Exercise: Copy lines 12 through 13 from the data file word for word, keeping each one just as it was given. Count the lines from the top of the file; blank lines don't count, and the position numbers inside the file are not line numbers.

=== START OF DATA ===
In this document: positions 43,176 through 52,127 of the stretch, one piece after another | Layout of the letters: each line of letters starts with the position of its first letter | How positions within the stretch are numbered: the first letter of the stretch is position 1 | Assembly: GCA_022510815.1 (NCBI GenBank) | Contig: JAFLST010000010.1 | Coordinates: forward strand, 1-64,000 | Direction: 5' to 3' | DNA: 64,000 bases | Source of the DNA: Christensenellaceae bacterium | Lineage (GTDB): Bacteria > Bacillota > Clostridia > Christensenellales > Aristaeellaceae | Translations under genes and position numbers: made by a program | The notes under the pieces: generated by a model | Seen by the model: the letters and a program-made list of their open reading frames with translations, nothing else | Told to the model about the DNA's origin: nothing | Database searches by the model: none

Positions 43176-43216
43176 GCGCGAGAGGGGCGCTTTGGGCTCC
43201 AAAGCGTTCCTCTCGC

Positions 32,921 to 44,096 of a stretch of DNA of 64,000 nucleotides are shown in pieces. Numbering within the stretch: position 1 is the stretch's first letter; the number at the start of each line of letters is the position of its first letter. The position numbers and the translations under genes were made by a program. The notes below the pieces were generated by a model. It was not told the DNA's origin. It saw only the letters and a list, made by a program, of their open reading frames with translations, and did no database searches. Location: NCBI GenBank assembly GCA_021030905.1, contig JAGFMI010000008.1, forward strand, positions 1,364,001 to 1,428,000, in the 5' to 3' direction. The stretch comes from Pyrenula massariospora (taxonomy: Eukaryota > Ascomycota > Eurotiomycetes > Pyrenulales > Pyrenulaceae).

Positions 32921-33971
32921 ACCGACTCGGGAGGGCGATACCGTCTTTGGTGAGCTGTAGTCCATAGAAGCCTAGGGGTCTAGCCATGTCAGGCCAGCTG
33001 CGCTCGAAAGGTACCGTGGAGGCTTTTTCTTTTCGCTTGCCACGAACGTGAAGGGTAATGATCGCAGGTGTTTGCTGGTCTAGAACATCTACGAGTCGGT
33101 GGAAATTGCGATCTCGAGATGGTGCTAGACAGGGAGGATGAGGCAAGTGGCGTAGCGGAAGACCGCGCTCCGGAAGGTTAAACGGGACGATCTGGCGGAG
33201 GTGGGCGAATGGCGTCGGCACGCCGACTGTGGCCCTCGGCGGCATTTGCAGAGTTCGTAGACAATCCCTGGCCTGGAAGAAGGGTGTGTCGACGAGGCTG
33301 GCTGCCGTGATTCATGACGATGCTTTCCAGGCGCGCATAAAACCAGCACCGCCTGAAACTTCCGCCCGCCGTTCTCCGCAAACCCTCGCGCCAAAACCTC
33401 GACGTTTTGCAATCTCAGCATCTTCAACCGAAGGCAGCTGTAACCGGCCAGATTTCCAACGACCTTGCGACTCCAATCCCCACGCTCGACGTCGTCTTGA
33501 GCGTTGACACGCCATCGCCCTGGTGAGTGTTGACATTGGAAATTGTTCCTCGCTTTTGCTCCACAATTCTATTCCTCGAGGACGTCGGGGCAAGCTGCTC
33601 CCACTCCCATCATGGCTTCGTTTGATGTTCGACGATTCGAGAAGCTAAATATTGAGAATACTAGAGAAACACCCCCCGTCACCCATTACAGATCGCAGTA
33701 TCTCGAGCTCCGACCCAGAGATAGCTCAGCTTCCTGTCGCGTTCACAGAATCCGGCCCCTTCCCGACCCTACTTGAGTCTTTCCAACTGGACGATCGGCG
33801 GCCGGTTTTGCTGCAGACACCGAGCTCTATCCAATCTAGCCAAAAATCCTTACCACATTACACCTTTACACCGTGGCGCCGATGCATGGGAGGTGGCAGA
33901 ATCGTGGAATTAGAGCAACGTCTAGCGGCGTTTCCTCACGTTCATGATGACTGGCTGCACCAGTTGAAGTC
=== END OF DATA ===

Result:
33401 GACGTTTTGCAATCTCAGCATCTTCAACCGAAGGCAGCTGTAACCGGCCAGATTTCCAACGACCTTGCGACTCCAATCCCCACGCTCGACGTCGTCTTGA
33501 GCGTTGACACGCCATCGCCCTGGTGAGTGTTGACATTGGAAATTGTTCCTCGCTTTTGCTCCACAATTCTATTCCTCGAGGACGTCGGGGCAAGCTGCTC